Congrats.

TurgonTurgon Banned Posts: 6,308 ■■■■■■■■■□
Just received a PM from a member who cleared the lab. I don't know if he will post but either way Im very pleased for him. An 18 year old CCIE and Cisco Instructor to boot. I wondered how he was getting on but I always felt he had what it took to get through. If you are good enough you are old enough. Congrats Pavel!

Comments

  • kahnkahn Member Posts: 66 ■■□□□□□□□□
    Hats off then :)
    Cheers
  • mikej412mikej412 Member Posts: 10,086 ■■■■■■■■■■
    Is that littlegrave? I think we had a few high school students join around the same time and based on his questions it was pretty obvious he stood a good chance of going straight for the CCIE. (And one of the other high school students still hanging around and posting is working on his CCNP).

    Either way Congratulations are in order! icon_thumright.gif

    I wish I knew then (when I was 18 ) what I know now.... icon_lol.gif
    :mike: Cisco Certifications -- Collect the Entire Set!
  • ITdudeITdude Member Posts: 1,181 ■■■□□□□□□□
    Congrats! That is really awesome.icon_wink.gificon_thumright.gif
    I usually hang out on 224.0.0.10 (FF02::A) and 224.0.0.5 (FF02::5) when I'm in a non-proprietary mood.

    __________________________________________
    Simplicity is the ultimate sophistication.
    (Leonardo da Vinci)
  • TurgonTurgon Banned Posts: 6,308 ■■■■■■■■■□
    mikej412 wrote: »
    Is that littlegrave? I think we had a few high school students join around the same time and based on his questions it was pretty obvious he stood a good chance of going straight for the CCIE. (And one of the other high school students still hanging around and posting is working on his CCNP).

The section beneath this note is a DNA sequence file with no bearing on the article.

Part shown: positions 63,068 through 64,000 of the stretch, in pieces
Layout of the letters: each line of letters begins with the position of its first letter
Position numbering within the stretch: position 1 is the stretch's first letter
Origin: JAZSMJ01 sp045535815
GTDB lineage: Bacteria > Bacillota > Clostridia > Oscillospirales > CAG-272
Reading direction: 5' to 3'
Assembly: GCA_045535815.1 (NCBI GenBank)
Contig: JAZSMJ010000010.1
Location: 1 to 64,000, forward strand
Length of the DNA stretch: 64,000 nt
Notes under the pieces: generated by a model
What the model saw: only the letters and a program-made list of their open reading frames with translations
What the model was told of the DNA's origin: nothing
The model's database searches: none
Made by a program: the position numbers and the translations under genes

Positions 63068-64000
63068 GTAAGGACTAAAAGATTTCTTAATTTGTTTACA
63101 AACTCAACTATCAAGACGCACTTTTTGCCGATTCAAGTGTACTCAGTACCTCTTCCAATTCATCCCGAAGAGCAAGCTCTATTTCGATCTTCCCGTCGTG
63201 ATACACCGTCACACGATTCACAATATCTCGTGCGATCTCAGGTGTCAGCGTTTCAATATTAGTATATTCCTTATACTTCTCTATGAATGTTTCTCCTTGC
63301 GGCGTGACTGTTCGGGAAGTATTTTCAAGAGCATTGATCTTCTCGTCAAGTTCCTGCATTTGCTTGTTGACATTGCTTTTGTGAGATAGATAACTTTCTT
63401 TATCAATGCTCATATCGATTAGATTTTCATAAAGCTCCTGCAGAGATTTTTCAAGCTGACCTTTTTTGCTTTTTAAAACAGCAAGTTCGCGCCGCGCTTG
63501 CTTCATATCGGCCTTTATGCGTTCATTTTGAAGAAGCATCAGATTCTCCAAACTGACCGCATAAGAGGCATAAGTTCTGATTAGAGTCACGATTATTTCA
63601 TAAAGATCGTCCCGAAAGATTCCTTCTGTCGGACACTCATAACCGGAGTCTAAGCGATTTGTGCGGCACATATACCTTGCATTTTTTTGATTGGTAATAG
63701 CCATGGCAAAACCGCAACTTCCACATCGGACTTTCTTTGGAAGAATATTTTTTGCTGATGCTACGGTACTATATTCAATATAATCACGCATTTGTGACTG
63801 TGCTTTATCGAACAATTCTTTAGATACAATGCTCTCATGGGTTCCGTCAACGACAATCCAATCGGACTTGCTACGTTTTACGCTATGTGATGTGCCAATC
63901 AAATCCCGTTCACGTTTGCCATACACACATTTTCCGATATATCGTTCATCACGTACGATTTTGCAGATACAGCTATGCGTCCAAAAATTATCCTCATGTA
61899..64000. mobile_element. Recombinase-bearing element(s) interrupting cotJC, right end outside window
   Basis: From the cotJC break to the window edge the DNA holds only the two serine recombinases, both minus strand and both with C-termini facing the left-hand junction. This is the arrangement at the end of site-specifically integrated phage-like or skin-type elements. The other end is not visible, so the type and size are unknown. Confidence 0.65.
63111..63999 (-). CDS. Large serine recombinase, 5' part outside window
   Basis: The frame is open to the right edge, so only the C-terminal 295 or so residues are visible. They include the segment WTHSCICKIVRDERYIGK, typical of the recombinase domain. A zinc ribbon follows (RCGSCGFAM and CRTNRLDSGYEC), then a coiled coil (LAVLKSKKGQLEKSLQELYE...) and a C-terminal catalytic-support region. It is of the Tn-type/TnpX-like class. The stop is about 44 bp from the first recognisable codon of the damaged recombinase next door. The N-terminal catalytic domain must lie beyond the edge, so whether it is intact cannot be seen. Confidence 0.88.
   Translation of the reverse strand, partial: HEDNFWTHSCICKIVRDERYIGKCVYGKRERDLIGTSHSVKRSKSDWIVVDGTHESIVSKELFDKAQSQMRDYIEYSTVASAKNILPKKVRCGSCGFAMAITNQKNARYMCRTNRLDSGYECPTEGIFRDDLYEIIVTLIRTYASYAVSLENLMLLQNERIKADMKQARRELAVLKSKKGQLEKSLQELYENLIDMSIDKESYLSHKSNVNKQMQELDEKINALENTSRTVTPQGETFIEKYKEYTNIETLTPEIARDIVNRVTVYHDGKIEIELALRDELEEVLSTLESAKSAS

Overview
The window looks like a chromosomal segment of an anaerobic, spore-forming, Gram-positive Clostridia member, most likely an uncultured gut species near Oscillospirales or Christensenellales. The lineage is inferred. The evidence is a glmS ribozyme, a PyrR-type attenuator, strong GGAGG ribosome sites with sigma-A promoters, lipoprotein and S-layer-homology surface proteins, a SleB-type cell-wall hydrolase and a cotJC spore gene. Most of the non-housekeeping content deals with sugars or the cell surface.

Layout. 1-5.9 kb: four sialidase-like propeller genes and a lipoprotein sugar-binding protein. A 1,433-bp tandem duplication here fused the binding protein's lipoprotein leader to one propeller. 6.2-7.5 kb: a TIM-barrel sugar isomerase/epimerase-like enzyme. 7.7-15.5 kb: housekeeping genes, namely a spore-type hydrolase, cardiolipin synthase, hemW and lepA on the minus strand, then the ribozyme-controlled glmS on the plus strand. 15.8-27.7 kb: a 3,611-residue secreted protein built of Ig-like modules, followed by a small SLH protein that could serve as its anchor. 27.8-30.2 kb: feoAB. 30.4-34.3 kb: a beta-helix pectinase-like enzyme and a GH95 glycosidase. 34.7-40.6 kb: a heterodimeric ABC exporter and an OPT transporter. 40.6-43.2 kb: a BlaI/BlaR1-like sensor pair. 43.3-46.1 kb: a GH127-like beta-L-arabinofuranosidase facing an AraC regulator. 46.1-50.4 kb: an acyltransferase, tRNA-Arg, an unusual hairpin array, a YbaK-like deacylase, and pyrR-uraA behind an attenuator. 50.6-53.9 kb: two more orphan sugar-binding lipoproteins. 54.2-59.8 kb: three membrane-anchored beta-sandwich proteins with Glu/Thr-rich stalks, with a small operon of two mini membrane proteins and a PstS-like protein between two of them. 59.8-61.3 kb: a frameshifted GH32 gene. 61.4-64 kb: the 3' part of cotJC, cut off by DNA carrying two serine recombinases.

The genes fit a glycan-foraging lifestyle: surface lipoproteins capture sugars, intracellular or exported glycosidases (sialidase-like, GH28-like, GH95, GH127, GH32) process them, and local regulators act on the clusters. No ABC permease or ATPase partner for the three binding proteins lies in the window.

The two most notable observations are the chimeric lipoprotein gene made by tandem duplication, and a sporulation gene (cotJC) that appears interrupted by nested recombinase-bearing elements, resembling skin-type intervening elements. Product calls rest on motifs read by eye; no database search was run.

Either way Congratulations are in order! icon_thumright.gif

    I wish I knew then (when I was 18 ) what I know now.... icon_lol.gif

    hehehe..I know what you mean Mike. Yes it's littlegrave. I never doubted he would get through if he put the work in and it looks like he has. Great to see the youngsters coming through!
  • mamonomamono Member Posts: 776 ■■□□□□□□□□
    Wow, talk about achievement! Does that make him the youngest CCIE? That sure is a bright future! :)
  • a543047a543047 Member Posts: 41 ■■□□□□□□□□
    Wow, very impressive. But one should be chasing after girls and playing video games at that age. =)

    That's what I was doing anyways...
    CCIE #22769
    Routing and Switching
    Service Provider
  • PStefanovPStefanov Member Posts: 79 ■■□□□□□□□□
    Thanks everyone! I didn't really want to post because these kinds of topics usually provoke nasty discussions I am not willing to participate in (just an observation). Anyway, I made a post about my preparation for the lab in my blog and will write another one for the actual lab very soon. I hope some of the information will be of use to some of the members here. Not sure if it's ethical and allowed to post links to other websites, so just use the link in my profile.

    Pavel
  • TurgonTurgon Banned Posts: 6,308 ■■■■■■■■■□
    PStefanov wrote: »